Convert A Motorcycle Chain Drive To A Belt Drive

Convert a Motorcycle Chain Drive to a Belt Drive

Belt drives are popular alternatives to chain drives on motorcycles. Belt drives are quieter and require less maintenance. Unlike chain drives, the belt does not require oil, so you never get oil-sling problems. The belt will outlast the chain, providing that the pulleys are properly aligned and the belt tension is correct. Small rocks pose the main threat to belts. A rock can become trapped between the belt and the rear pulley. The rock will then punch a hole through the belt as the rear pulley rotates. A hole in the center of the belt will not break the belt, but a hole in either edge will start a tear that will part easily under the strain of riding.

Instructions

1. Lift the bike with the bike lift. Place the lift towards the rear of the frame so that the rear tire is lifted off the ground.

2. Remove the rear axle nut and release the rear axle adjusters to de-tension the chain. Remove the chain from the rear sprocket. Remove the rear wheel and the wheel spacers.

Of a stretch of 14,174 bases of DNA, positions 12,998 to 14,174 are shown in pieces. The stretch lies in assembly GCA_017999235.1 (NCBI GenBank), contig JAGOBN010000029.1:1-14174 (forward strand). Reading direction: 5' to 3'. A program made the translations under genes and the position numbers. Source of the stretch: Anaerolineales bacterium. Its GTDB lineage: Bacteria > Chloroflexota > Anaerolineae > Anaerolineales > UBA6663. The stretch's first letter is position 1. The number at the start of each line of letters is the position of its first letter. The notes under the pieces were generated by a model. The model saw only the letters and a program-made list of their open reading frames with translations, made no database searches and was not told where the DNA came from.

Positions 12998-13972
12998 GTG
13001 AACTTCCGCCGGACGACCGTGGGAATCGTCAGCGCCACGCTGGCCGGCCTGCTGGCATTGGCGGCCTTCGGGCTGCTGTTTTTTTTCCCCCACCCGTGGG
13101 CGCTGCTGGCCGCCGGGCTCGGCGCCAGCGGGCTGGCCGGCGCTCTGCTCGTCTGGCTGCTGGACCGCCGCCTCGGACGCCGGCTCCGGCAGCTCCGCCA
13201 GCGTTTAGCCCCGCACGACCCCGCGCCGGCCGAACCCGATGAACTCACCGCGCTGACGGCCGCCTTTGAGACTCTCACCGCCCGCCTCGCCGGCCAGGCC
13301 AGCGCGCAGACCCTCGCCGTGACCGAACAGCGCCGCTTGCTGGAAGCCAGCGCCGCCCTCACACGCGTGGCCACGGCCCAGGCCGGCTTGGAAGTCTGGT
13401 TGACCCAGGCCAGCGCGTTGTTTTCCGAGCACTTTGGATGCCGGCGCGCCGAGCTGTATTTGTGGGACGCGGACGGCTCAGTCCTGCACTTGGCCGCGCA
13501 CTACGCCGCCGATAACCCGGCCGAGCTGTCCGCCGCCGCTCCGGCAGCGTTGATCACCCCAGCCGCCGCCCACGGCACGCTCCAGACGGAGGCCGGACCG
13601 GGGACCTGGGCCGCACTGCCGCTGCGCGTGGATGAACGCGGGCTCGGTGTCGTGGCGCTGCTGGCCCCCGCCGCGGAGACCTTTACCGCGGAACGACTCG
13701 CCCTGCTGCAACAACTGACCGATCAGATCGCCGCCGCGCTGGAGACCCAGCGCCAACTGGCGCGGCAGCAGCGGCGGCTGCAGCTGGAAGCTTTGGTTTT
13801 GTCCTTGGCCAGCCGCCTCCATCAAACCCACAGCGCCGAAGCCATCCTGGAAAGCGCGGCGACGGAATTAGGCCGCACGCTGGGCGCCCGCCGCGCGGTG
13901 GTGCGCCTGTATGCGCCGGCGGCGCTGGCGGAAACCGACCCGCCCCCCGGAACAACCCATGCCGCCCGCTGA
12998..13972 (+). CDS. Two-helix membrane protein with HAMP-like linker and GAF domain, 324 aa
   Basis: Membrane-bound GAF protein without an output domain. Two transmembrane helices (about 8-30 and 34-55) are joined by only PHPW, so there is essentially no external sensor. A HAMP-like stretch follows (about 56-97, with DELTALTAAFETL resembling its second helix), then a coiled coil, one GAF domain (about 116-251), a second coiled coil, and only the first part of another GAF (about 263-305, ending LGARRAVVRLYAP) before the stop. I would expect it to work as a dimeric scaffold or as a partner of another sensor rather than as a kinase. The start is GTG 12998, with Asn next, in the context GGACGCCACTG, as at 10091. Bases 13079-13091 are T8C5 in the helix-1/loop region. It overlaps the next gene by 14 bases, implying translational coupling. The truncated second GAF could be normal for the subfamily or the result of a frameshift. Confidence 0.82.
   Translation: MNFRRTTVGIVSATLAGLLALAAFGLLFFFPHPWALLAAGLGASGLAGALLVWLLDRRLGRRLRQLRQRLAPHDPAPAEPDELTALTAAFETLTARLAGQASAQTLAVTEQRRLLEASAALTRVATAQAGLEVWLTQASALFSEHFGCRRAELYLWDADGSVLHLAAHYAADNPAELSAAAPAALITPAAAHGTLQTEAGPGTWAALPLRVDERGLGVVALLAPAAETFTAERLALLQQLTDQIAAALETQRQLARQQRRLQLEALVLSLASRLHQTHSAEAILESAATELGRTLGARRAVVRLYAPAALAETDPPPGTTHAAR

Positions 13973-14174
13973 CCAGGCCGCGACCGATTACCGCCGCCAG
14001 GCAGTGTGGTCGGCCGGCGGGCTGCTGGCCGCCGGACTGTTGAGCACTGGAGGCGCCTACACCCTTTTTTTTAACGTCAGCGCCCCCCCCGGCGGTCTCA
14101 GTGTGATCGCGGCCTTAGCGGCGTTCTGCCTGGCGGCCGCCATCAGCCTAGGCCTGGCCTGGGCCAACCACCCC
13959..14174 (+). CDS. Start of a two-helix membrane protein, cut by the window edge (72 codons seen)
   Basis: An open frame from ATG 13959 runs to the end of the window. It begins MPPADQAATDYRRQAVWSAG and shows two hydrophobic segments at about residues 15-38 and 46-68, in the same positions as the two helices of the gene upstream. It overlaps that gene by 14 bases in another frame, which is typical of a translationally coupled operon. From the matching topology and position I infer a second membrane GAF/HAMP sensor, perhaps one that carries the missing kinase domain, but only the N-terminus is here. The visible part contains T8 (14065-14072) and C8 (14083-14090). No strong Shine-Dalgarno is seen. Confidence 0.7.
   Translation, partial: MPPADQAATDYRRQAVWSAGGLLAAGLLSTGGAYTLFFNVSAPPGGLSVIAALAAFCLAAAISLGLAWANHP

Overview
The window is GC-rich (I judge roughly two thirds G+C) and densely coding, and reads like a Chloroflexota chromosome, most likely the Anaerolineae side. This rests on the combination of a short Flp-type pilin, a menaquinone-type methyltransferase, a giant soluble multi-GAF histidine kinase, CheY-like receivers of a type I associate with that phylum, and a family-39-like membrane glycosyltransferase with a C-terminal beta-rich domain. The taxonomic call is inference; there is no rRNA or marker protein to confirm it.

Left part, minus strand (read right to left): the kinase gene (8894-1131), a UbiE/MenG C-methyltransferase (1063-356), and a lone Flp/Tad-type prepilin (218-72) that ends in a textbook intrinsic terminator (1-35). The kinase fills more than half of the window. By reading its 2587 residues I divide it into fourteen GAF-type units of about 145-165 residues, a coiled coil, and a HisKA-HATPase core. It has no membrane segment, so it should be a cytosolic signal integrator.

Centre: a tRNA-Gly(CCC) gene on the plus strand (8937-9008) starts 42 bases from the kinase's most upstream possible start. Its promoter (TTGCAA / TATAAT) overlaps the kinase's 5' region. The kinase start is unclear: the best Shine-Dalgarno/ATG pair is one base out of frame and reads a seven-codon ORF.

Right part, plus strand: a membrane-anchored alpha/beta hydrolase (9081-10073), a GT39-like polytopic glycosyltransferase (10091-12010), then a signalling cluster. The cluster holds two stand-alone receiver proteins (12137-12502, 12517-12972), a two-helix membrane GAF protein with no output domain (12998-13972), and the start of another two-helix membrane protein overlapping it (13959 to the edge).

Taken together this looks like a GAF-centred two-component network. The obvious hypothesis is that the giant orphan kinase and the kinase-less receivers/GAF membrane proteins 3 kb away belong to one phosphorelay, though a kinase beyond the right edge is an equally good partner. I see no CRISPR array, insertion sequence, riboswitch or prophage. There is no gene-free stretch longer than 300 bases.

3. Remove the two shock mount nuts and pull the shock off the chain side of the bike (softails disregard). Remove and replace the rear wheel sprocket with the rear wheel pulley.

4. Remove the upper and lower chain guard from the swing arm. Remove the transmission drive sprocket cover. Remove the chain and the transmission drive sprocket and replace it with the drive pulley.

5. Thread the belt onto the bike and place it on the transmission drive pulley. Reinstall the drive pulley cover. Ensure that there is clearance inside the cover and the pulley does not hit the cover.

6. Reinstall the rear wheel, spacers and axle. Place the belt onto the rear pulley. Tighten up the adjusters to tension the belt. Check rear axle alignment. Adjust the rear wheel alignment by varying the thickness of the rear wheel spacers.

7. Check belt tension as per the belt manufacturer’s instructions. Install and torque the rear axle nut to factory specifications.

8. Reinstall the upper and lower chain guards. Ensure that there is clearance for the belt and that the belt does not touch the guards. Switch to belt guards that are built to accommodate the width of the belt if the old chain guards interfere with the belt.